As you pointed out, the current crop is worn out and we need something and we need to maintain our technology advantage. My problem with let’s cut the F-35 arguments is they don’t really solve anything and completely miss the point.

      The point being we can’t afford to be an empire anymore. If the American people want to attack our defense overspending problem, they need to 1) Attack it from the perspective of ending two un-necessary wars; Being worked on by our side, but we still have a long way to go.
      2) Realize that all of our defense spending is structured around “American Empire” and our requirements that we must be able to fight two wars at once. We simply can’t afford that anymore, in which case I’m preaching to the choir here. But asking to cut specific programs does not fix the problem. We have to attack it from the political perspective and stop being the policemen of the world. We have to change our policy, if we wish to see real defense savings. Just battling over programs because of their cost is a battle we will lose most of the time. It’s really just a symptom when the policy problem is what we need to be going after.

      Of course, if I could wish it my way, our defense would be cut by at least half and the other half of the expenditures would go into alternative energy applications, as we don’t need more research. I’m not saying I wouldn’t do research, just that politicians currently use that as an illusion to look like they’re doing something while really just maintaining the status quo. I would also do more space research, especially in applications for earth sciences and global warming and use much of the MIC to attack and develop new infrastructure for the U.S., including mass transit. I remember a while ago, what was once McDonnell Douglas, now part of Boeing, had a design for a large cargo vehicle to “fly” in a track between cities, sort of like a fast monorail, carrying cargo or passengers. We need new ideas like that to handle mass transit that is better for us, but over a country of size.

      We could really do a lot to revitalize our economy and our country, if we could just take control of it back from the lobbyists and short sighted politicians who now serve them. Sorry for the long post.

  3. earlofhuntingdon says:

    When the likes of the U of M and Ohio State take budget hits, and when Harvard Law hires Goldsmith and others to keep the rightwing money flowing in, you know less prestigious institutions, public and private, are hurting much worse. Investing in education – and health care for those educated and everyone else – is the foundation for a stable, secure society, without which we would need more than the force of arms directed domestically ever to be secure.

  4. PJEvans says:

    If they cut education enough, there won’t be anyone who will be able to use their fancy equipment without months (if not years) of remedial work. And repairs and maintenance of said equipment are a whole ‘nother can of educational-funding worms.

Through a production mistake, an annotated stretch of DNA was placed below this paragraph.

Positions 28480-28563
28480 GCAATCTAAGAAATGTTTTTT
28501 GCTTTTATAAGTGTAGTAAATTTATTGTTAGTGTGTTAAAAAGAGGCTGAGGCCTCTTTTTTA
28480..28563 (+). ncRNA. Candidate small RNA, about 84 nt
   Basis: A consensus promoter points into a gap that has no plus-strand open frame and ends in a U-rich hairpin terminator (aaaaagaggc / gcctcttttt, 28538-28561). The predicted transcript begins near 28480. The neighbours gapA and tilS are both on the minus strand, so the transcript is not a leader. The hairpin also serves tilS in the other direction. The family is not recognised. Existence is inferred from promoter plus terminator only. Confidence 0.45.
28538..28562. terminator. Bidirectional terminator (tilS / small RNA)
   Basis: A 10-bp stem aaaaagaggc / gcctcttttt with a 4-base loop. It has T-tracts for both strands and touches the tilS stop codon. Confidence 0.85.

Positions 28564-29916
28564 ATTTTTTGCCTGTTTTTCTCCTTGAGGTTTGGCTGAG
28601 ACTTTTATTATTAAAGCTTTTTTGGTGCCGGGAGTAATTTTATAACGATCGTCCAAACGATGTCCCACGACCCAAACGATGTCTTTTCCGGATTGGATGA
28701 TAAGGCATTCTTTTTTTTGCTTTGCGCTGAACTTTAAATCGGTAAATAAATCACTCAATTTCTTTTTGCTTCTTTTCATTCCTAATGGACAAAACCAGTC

(A school-funding bond measure was rejected in Los Angeles this week. The Times was complaining that the schools didn’t turn out voters in support, missing that we’ve heard all the promises about what the money is going to be spent on in previous years, and we still don’t know if the district actually did that, as they haven’t furnished any kind of accounting to the public for those previous bonds.

  5. BearCountry says:

    All of the funding for everything will be called into question if there are forced evacuations out of the Gulf area. We will become a nation of internal refugees. The job, home and savings lost will bring the country down as nothing else will. The real problem may be that there is no safe place to run to in the world.

    • Ruth Calvo says:

      There were evacuations to many parts of the country, including this one, from Katrina. Many of the displaced have not found a way to return to generations of New Orleanians’ homes. In Houston, there were very severe problems in the schools, as cultures clashed.

      • BearCountry says:

        Yes, you’re right about the Katrina refugees. I think that will be a small taste of what is to come when the burning of oil begins and the hurricanes start dropping oil and corexit all over the eastern US. There is no end in sight and there may be no way to stop it. The Gulf will probably be a dead zone now and the rest of the world will participate in the spreading of the results. At least the people of Katrina did not have the physical environmental problems continuing.

      • greenwarrior says:

        When the convention center here in Austin was closing, I was helping people with arrangements. For some it was to go to other parts of the country to be with family. For many, I was helping them find places to rent and get the basics like furniture and kitchen utensils into their new places.

        • Ruth Calvo says:

          Not so long ago, I drove through the city and was just sickened to see how many houses are still untouched, unrestored, whose former families are obviously not able to do that work.